PAUL GIGOT: Winners and losers, picks and pans. We call it Tony & Tacky, our choices for the best and the worst of the week. They've started playing exhibition games, a sure sign of spring, but the talk is all about steroids, and this week Congress got involved. Kim, who gets the tacky?
KIM STRASSEL: Okay, tackies for everyone here. A big one for the Major League Baseball Association and the Players Union, which has done such an abysmal job of handling the steroid issue. They didn't even ban them until 2002. They ignored the fact that players were using them after the ban, and then now they've come out with this get-tough policy, which is pathetic, to say the least.
But also a big tacky to Congress, which couldn't even summon a sort of ounce of self-restraint, and keep from getting involved. They've now called a hearing and are going to bring a lot of players in front of them, so that we can all be bored watching them ask questions of these people, who anyone who's been watching Barry Bonds already knows the answer to. So I think these guys all deserve one another, and the fans and taxpayers deserve a lot better.
PAUL GIGOT: If you can't solve Social Security, on to steroids. Thanks, Kim.
Watch closely. Here's a man you're not likely to see very much on this program, Democratic Party political guru and left-of-center commentator James Carville. Dan, explain yourself.
DAN HENNINGER: Well, James Carville is a fellow who privately I've probably given hundreds of tackies. But I'm here today to give James Carville a big tony. And the reason is that about a week or so ago, he and Stan Greenberg, the Democratic pollster, put out a memo to the Democratic party urging them to change course on Social Security, which is to say stop merely obstructing.
And the most pointed thing in that memo was when Carville and Greenberg said Democrats appear to lack direction, conviction, values, advocacy, or a larger public purpose. Now as usual with Carville, that's a little bit over the top. But I want to focus on that last point: a larger public purpose. What they're saying is that the Democrats are not behaving in Washington the way one expects a serious political party to behave, which is to engage in a serious discussion over what they described as a real public problem. And for that, I'm giving James Carville a Tony. And I want to add that this is like a solar eclipse. Don't expect to see it again in our lifetime.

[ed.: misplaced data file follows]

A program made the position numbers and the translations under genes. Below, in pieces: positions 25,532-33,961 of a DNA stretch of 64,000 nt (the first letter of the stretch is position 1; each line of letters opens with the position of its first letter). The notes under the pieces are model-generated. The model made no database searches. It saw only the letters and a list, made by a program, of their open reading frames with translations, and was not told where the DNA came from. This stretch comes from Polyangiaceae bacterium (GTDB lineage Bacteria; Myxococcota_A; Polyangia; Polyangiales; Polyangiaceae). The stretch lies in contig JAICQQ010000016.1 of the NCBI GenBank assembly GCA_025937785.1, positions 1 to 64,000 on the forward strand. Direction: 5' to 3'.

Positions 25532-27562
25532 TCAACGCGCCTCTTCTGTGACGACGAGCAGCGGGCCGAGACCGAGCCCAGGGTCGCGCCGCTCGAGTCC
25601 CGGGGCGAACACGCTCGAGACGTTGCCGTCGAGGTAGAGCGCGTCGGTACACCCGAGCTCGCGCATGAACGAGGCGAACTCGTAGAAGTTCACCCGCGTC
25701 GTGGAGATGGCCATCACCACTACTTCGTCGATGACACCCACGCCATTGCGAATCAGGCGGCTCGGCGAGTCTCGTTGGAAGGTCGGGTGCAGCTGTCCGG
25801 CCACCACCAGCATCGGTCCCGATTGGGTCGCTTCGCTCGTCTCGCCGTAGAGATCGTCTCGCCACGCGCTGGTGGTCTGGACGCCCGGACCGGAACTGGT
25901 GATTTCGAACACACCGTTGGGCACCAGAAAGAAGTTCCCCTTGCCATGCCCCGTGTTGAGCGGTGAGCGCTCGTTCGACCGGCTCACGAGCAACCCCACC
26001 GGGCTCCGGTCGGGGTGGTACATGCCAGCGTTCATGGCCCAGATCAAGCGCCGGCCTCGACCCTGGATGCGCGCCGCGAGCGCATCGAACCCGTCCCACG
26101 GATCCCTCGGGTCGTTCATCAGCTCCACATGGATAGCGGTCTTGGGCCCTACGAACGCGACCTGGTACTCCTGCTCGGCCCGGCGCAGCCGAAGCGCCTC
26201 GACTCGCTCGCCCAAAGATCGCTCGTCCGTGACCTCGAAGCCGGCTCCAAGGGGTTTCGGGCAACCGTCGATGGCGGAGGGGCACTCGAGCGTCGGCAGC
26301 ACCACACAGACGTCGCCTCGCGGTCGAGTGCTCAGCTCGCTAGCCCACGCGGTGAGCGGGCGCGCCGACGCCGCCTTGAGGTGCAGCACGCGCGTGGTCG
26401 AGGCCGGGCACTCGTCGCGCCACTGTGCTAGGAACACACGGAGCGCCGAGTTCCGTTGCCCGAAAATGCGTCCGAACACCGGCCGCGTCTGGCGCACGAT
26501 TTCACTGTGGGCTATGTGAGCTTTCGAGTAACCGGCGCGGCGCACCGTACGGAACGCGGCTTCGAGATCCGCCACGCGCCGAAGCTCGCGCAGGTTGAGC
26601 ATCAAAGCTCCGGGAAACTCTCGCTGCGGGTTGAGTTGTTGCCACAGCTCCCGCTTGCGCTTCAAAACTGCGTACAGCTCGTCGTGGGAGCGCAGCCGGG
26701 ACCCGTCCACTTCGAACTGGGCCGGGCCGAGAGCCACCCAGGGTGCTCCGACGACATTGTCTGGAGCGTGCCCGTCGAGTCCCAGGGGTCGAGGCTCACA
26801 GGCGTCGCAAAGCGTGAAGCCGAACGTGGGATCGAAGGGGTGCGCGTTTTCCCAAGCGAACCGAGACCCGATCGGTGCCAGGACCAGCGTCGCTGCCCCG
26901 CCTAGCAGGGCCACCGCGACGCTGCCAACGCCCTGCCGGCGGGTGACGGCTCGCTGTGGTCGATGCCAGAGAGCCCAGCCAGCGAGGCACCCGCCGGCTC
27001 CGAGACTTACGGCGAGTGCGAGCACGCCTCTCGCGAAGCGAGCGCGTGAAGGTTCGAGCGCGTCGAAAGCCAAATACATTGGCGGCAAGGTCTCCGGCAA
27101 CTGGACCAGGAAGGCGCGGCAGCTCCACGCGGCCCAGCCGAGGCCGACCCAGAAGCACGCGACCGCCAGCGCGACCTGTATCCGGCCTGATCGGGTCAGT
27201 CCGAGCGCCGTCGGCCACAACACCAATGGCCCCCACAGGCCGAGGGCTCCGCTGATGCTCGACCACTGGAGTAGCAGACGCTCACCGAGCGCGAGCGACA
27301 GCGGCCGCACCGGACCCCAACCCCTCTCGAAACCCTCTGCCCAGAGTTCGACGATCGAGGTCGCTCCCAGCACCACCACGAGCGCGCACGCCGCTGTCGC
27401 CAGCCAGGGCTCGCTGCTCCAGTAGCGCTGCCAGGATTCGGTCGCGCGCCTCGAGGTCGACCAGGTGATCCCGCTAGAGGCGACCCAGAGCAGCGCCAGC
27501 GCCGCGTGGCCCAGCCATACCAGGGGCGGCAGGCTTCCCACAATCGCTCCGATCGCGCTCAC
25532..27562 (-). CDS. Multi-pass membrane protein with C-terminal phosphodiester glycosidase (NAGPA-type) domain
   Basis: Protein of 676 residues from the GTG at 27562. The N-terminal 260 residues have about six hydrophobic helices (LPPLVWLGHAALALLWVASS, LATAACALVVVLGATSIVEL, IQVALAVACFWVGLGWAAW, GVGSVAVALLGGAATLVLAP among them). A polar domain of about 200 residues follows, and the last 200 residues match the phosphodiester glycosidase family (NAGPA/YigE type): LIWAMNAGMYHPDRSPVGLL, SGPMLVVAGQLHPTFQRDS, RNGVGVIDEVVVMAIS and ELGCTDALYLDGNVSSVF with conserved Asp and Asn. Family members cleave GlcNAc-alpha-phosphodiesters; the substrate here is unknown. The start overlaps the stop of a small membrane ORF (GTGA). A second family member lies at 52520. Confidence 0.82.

PAUL GIGOT: You know, but it's a problem that minority parties have, Dan, and the Democrats are a newly minority party. It's very hard to kind of figure out what your role is after you've been so dominant for so long as the Democrats really were.
DAN HENNINGER: Yeah.
PAUL GIGOT: Thanks Dan. And finally, Dorothy has been observing Walter Cronkite, and some of the other old names associated with CBS News. And she wants to return to the subject of Dan Rather's last weekend anchor at CBS News. Dorothy?
DOROTHY RABINOWITZ: Yes. Well, there was Mr. Hewitt and a couple of old hands, Mr. Cronkite, and Mike Wallace, who got together with a New Yorker reporter to discuss everything that was wrong with Mr. Rather. But as it turns out, no one was more interested in discussing what's wrong with Dan Rather than Walter Cronkite, the man that Dan Rather replaced 24 years ago, and the one who got in the way of Mr. Cronkite's wish to stick around a bit longer. So we had the spectacle this last week of Mr. Cronkite appearing on CNN to discuss with Wolf Blitzer everything that was wrong with Dan Rather, how bad he was for the ratings, and how he couldn't understand why CBS didn't get rid of him. And by the time dear, kindly, avuncular, most-trusted-newsman Walter Cronkite had finished kicking the departing anchor, who was already on the mat, he had achieved a great thing. He had created a wave of sympathy for Mr. Rather, which should not preclude Mr. Cronkite from getting his award, which is a special CBS Hallmark Hall of Fame Tacky.